November 25, 2009

Robert Service: Bard & Banker

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He's known as the Bard of the Yukon, born in England in 1874, raised in Scotland, an adventurer named Robert Service who traveled up and down the west coast of North America. His gift for spontaneous rhyme would bring him fame and fortune (as it did to England's Rudyard Kipling, Australia's Banjo Patterson and America's Ernest Thayer, to name a few). A true "people's poet," Service had apprenticed as a banker in Glascow, and would support himself as a teller for the Canadian Bank of Commerce in Whitehorse and in Victoria, often sleeping (shotgun at the ready) above the vault.

He saw more than his share of violence and misery (all of which he turned into verse) but he was also under "The Spell of the Yukon"

It's the great, big, broad land 'way up yonder,
It's the forests where silence has lease;
It's the beauty that thrills me with wonder,
It's the stillness that fills me with peace.
Today, the Victoria branch of the now-defunct CBC has morphed from one of those year-round Christmas stores into a sparkling, 320-seat gastropub named in Service's honor, the Bard & Banker. It's one of 13 pubs owned by Matt MacNeil's Victoria Pub Company, which also includes Island favorites Irish Times and Penny Farthing.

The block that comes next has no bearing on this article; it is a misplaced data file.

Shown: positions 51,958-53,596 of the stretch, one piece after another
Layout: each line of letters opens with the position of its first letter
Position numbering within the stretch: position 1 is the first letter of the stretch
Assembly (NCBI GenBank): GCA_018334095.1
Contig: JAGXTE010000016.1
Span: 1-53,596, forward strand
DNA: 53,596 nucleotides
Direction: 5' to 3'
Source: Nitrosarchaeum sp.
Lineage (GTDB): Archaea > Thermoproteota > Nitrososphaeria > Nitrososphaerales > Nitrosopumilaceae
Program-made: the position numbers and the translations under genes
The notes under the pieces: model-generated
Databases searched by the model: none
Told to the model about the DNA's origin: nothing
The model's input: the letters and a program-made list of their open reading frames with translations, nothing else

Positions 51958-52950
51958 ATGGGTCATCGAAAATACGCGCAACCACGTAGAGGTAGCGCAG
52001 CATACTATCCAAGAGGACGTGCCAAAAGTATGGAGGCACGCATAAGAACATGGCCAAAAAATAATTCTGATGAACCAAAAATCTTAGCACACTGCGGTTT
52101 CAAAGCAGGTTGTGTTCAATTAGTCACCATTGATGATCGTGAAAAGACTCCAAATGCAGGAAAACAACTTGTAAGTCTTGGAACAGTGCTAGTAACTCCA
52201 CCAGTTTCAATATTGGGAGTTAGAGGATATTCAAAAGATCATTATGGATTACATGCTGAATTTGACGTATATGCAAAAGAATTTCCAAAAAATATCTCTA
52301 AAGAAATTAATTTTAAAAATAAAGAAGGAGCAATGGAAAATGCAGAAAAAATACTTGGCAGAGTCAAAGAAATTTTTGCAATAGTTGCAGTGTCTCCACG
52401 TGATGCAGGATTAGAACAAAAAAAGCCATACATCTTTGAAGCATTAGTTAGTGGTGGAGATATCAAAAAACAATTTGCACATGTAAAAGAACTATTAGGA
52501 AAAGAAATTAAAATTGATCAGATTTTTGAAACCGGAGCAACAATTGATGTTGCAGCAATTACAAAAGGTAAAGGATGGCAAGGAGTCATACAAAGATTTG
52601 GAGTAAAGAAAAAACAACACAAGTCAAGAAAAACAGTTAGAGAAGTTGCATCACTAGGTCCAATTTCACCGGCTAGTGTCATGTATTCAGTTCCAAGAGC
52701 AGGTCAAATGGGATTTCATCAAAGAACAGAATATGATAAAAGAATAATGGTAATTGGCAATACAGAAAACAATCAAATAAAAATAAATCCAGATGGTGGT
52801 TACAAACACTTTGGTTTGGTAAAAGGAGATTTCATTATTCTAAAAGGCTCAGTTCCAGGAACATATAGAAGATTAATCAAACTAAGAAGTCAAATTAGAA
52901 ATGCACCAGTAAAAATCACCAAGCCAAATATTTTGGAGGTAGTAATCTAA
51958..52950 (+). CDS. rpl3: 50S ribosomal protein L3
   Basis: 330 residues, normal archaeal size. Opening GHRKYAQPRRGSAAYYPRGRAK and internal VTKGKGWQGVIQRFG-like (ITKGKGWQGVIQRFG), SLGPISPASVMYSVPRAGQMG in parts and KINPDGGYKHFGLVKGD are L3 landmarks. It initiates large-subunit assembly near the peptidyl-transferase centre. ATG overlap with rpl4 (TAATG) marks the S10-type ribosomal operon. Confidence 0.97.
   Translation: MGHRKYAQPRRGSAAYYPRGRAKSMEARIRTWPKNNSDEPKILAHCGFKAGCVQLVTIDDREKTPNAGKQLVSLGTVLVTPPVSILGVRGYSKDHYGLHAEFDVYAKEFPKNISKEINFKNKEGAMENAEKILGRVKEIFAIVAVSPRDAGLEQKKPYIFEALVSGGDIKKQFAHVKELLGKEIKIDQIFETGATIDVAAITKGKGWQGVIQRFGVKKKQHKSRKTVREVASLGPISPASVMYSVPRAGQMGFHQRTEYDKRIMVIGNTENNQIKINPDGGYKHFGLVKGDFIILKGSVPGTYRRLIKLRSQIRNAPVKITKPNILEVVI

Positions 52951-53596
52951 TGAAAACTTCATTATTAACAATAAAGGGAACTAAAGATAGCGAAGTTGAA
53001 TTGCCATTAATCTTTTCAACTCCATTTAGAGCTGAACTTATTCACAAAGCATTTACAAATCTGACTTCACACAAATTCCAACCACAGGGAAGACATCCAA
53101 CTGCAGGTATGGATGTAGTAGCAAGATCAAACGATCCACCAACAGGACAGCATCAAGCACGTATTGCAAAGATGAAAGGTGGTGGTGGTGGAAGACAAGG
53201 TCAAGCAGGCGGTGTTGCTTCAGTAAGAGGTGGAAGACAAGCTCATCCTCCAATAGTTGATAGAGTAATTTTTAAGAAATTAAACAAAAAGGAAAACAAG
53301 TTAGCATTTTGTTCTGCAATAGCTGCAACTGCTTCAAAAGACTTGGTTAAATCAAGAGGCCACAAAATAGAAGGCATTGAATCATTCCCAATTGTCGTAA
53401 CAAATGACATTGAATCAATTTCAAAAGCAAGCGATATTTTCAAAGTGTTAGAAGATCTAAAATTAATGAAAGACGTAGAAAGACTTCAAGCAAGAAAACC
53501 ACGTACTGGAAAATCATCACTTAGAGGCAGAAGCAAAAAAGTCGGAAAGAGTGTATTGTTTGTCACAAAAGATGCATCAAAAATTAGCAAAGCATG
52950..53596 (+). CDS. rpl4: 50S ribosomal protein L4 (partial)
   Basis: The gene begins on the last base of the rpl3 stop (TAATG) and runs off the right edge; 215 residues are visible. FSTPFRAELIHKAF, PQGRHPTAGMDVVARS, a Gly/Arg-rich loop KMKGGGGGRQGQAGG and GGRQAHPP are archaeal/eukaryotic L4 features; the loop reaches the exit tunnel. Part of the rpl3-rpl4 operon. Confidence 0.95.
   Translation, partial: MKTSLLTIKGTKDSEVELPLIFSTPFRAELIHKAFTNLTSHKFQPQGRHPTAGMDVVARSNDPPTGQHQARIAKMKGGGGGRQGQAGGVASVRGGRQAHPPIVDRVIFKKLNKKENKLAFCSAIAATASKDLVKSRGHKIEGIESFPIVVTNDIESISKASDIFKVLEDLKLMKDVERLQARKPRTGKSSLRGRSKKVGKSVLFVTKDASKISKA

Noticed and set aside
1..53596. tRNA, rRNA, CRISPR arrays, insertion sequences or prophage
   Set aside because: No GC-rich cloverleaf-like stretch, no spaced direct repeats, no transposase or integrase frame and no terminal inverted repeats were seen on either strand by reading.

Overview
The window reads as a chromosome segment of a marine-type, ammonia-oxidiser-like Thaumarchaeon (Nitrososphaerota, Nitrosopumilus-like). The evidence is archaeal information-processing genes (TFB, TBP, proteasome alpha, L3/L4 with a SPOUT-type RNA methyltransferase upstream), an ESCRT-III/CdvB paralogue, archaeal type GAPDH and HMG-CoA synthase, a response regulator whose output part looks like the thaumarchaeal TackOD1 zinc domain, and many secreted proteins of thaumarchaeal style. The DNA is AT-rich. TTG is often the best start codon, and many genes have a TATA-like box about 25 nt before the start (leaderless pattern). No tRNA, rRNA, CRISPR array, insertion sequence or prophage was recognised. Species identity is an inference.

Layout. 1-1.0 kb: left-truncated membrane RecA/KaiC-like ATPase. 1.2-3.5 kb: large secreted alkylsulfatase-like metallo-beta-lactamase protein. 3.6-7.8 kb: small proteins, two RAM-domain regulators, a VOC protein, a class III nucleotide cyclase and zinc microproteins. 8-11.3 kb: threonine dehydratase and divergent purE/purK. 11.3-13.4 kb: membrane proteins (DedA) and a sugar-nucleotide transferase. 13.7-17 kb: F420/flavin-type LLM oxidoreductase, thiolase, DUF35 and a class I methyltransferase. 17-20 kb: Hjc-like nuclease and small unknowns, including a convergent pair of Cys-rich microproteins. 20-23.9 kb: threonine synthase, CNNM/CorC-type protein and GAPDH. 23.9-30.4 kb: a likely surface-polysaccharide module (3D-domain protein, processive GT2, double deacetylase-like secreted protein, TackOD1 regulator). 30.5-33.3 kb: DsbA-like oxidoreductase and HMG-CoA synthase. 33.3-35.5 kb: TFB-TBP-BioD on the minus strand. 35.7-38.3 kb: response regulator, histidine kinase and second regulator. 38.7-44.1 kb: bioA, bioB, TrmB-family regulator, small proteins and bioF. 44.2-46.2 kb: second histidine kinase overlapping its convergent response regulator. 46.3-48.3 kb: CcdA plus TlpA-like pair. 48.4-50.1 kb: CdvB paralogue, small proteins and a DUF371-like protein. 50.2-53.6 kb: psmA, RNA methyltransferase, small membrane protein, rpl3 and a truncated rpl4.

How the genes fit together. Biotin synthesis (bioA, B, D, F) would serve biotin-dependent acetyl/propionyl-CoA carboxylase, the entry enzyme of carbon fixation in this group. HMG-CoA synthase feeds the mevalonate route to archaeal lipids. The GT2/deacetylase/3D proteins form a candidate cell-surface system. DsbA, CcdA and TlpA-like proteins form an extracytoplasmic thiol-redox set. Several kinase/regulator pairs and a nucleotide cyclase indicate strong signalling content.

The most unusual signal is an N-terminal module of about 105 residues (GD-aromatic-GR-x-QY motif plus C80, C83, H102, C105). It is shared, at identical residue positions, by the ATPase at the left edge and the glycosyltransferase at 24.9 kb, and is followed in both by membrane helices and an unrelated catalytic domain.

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As befits a former bank, there's plenty of marble and brass here; as befits a pub, 30 beers on tap, dozens of single malts behind the bar, live music nightly and free wi-fi.

What's less expected is B&B's commitment to local fare, first with a "Two-Mile Diet" of local breweries, then a "What's in Season?" list of the freshest ingredients (this week: chanterelles, cabbage, cranberries, pumpkins, squash). GM Mike Boyle enjoys pairing the dishes with local beers; we were impressed by the Herrmann's Dark Lager with spicy peppered albacore and Stanley Park ale with a plate of chanterelles and pasta. Exec Chef Richard Luttman recognizes that sophisticated travelers want to eat "iindigenous" food, although he does make an exception for lemons.

“With any good pub, there has to be a story,” says Moore. And Service's story was a good one indeed. He survived the Yukon and two World Wars, married and retired to a village in Brittany, where he died, in 1958, at the age of 87.

Bard & Banker, 1022 Government Street, Victoria, BC, 250-953-9993  Bard and Banker on Urbanspoon

Posted by Ronald Holden at November 25, 2009 11:11 AM | TrackBack

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